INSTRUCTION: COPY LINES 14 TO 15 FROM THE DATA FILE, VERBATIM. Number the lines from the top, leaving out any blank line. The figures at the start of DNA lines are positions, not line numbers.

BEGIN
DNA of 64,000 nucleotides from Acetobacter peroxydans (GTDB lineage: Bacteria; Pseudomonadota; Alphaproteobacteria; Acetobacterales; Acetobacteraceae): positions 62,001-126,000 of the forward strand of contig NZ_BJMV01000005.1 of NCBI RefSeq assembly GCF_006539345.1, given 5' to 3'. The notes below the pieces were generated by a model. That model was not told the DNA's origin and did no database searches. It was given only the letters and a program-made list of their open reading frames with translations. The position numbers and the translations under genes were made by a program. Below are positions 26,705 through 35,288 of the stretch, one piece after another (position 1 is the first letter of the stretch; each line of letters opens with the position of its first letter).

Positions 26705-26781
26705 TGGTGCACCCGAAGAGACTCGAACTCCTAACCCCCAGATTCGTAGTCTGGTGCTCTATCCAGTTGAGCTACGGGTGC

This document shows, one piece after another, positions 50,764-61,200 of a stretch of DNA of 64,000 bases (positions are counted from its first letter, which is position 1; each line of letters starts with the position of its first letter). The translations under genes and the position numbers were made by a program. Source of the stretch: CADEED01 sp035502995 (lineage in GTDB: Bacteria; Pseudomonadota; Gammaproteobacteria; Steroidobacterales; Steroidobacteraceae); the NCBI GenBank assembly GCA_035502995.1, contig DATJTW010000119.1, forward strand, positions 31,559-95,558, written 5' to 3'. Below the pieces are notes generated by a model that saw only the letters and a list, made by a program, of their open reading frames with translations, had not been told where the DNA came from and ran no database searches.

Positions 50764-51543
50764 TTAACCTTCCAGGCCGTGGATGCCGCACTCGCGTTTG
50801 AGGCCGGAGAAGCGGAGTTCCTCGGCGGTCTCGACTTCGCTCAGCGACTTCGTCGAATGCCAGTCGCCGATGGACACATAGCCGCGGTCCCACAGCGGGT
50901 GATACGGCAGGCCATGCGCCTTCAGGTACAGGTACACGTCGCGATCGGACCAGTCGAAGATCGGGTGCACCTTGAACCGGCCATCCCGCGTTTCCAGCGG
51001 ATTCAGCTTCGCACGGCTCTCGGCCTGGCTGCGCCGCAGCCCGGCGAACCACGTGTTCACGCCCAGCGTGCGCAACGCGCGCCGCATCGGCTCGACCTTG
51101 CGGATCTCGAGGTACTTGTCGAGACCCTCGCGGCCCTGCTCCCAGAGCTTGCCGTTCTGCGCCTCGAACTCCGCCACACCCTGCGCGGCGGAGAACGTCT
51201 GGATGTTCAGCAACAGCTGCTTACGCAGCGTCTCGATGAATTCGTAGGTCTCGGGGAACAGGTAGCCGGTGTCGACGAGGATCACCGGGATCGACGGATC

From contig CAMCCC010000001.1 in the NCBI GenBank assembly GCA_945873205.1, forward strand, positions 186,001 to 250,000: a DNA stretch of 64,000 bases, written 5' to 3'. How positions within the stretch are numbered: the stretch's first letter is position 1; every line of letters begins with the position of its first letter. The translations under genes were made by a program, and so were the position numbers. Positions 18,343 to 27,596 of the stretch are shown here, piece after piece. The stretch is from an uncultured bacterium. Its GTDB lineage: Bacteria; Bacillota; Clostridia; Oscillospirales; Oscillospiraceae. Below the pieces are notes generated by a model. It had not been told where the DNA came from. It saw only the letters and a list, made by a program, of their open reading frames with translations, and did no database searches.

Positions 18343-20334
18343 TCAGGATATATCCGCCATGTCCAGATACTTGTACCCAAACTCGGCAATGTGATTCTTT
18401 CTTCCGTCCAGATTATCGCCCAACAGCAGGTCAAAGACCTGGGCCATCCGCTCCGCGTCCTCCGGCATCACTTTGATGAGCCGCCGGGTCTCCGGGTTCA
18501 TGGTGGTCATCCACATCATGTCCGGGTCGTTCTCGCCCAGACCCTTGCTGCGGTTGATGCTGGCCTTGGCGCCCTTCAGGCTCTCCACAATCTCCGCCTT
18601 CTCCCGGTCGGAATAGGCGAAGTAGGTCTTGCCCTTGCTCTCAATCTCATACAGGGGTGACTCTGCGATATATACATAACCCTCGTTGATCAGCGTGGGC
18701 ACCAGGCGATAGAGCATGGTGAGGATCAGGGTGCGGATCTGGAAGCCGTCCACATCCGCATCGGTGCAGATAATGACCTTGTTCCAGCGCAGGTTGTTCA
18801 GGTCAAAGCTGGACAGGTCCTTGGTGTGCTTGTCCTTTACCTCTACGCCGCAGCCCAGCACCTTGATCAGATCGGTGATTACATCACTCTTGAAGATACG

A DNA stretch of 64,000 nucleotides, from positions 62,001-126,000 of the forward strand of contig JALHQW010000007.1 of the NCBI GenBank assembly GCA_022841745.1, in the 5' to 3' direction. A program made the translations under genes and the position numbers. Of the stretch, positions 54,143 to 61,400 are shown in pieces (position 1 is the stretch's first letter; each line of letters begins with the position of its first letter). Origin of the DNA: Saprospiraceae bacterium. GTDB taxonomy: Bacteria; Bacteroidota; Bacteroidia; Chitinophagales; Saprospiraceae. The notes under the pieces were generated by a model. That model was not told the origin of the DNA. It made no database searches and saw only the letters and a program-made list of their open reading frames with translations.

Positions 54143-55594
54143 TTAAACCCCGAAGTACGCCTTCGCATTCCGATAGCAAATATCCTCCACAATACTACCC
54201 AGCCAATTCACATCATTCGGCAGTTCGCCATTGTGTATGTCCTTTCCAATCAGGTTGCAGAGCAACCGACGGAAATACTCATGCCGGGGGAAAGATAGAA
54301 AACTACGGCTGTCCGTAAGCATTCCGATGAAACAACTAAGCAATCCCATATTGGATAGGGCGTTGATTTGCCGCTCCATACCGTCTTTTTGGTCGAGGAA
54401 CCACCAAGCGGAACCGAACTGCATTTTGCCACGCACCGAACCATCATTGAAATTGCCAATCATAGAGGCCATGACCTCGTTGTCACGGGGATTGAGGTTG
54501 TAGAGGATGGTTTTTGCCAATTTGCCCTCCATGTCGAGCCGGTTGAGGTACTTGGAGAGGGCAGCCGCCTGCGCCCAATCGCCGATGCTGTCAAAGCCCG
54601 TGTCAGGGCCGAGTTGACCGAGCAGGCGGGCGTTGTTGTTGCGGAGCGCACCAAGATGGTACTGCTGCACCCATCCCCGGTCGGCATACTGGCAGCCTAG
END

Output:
18343 TCAGGATATATCCGCCATGTCCAGATACTTGTACCCAAACTCGGCAATGTGATTCTTT
18401 CTTCCGTCCAGATTATCGCCCAACAGCAGGTCAAAGACCTGGGCCATCCGCTCCGCGTCCTCCGGCATCACTTTGATGAGCCGCCGGGTCTCCGGGTTCA